5 business myths that make you male-lensed

 When I was 10 years old, I was sent to a new school that had previously been an all-boys school. By welcoming families with girls, this new ‘co-ed’ campus doubled their enrolments. But the curriculum remained the same as the boys’, right down to the masculine textbooks. Even back then as a young girl, it was hard to “see it and be it” when past female role models did not exist within the school, and male figureheads and their achievements dominated the school’s history and narratives. Weekly assemblies included the Headmaster’s sermons and of course the football updates. It occurred to me even as a 10-year-old, that apart from the uniform, there was not much of a ‘female lens’ there at all.

This covert and unintentional gender conditioning still continues to play out in our education system, university and the workplace. It is the culmination of centuries of history living in a patriarchal society.

If what we’re exposed to from childhood sets up the patterns for adulthood and our careers, it will take serious re-education of our ‘blind spots’ if we are to maximise the visibility of women in our society. Business that was initially built for men needs to find its female lens; that is, recognise the needs of women and the new demands set upon them by a modern world. The opportunity here is not only a moral or ethical one; it can be a bottom-line game-changer.

The following five business myths will provide you with a starter kit to address common issues that I see across many businesses, big and small.

Myth 1: A mostly-female or all-female team; we must be okay.

Having a nearly all-female team does not make you an expert on engaging your female clients or customers. Women learn from the same principles of business as men. Just consider the essential management bibles: Sun Tzu, Napoleon Hill, Warren Buffet, Seth Godin, Stephen Covey – all guys. It’s all sage advice, but still all seen through the lens of male constructs. Leaders who hold onto the fact that they have a mostly-female team need to see if the math adds up. What do your sales say? Do you have a majority of available female market-share? Are you really doing a good job of engaging your female audience?

Myth 2: We are legally compliant and we have equal opportunity – tick.

The last six decades have seen amazing progress in advancing women’s rights and bringing about social changes. Yet this has brought much confusion to the world of business. No one wants to be accused of discriminating against women or being seen as a company that is not for equal opportunity, leading many leaders to think that tasking the HR department with stamping out “Unconscious Bias” is the key solution. But this doesn’t address deeper engagement with your consumers and customers – the women who are outside of your business. Business that understands this and focuses its lens on the customer making the consumption decisions, will win their dollars.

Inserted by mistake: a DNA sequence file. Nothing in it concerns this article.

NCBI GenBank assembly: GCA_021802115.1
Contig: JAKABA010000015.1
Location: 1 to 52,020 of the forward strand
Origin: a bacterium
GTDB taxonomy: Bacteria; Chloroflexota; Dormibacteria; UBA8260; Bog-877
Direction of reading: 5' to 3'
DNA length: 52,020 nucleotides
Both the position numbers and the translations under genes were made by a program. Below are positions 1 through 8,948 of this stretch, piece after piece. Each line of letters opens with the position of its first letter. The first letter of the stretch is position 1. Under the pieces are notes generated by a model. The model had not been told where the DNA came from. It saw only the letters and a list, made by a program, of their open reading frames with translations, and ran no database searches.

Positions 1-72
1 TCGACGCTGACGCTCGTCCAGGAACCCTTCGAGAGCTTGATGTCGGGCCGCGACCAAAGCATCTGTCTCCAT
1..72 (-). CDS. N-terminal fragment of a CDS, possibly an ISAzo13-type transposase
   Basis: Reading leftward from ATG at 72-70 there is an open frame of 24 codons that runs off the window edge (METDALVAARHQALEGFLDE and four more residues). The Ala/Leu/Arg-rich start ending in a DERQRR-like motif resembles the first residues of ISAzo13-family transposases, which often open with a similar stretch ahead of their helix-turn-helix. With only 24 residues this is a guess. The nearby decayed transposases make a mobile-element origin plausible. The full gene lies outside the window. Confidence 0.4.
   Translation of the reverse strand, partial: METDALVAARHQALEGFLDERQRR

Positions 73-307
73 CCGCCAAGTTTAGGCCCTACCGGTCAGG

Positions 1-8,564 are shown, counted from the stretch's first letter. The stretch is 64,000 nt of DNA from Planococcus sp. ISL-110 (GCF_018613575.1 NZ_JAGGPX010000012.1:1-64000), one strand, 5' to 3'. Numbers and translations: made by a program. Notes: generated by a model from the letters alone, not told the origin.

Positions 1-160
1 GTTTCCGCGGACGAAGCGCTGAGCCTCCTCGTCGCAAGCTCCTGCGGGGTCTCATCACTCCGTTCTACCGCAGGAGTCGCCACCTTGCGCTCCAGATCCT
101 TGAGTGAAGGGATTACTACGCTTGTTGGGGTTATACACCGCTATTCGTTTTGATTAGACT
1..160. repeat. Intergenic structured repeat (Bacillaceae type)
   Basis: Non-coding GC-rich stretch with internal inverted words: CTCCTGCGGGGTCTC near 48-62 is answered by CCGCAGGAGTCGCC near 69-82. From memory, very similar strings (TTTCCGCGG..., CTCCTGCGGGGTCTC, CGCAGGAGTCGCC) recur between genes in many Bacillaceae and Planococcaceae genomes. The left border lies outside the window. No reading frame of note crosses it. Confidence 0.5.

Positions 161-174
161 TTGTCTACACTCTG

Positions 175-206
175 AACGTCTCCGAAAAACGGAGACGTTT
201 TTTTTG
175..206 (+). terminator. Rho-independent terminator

Myth 3: We’ll make someone on the Org chart responsible for this.

Creating a role on the org chart with a token title is delusional. Organisations need top-down support from management, and an explicit move from within the business to create a female business culture that seeks to understand the needs of its consumers and clients. But even more than this, a cultural shift is necessary from male lens only, to a culture that allows all staff to see through both.

Myth 4: My budget can’t stretch that far.

To develop insights in business that lead to actual market advantage with consumers, looking at gender differences is essential. A common concern for businesses is that that the budget could not possibly stretch wide enough across the two gender markets – different products, different distribution, communications. Would this mean they are diluting their funds by 50%? The short answer is no. Creating deeper relationships with women results in less manufacturing and marketing waste and much greater ROI.

Myth 5: We’ve done Femvertising. Job done.

Femvertising usually looks like this: find an issue that women feel passionate about (like their desire to be treated equally) attach your brand to their cause, and promote the message to the world with a #hashtag. But this is grossly inadequate. Businesses need to demonstrate authenticity, focus, and a deep commitment to meeting the needs of women.


Women are reaching a critical mass of influence and purchase power. Undo these myths in your business, and see your business flourish with new opportunity.


Gender-intelligence expert Bec Brideson is driving exponential growth and innovation for business and brands with an overlooked market opportunity estimated to be worth $28T. Bec’s first book: BLIND SPOTS: How to uncover and attract the fastest emerging economy outlays her game-changing methodology for leveraging gender into commercial gain. To buy Bec’s book or find out how she can help you turn a social issue into a profitable outcome, visit her at becbrideson.com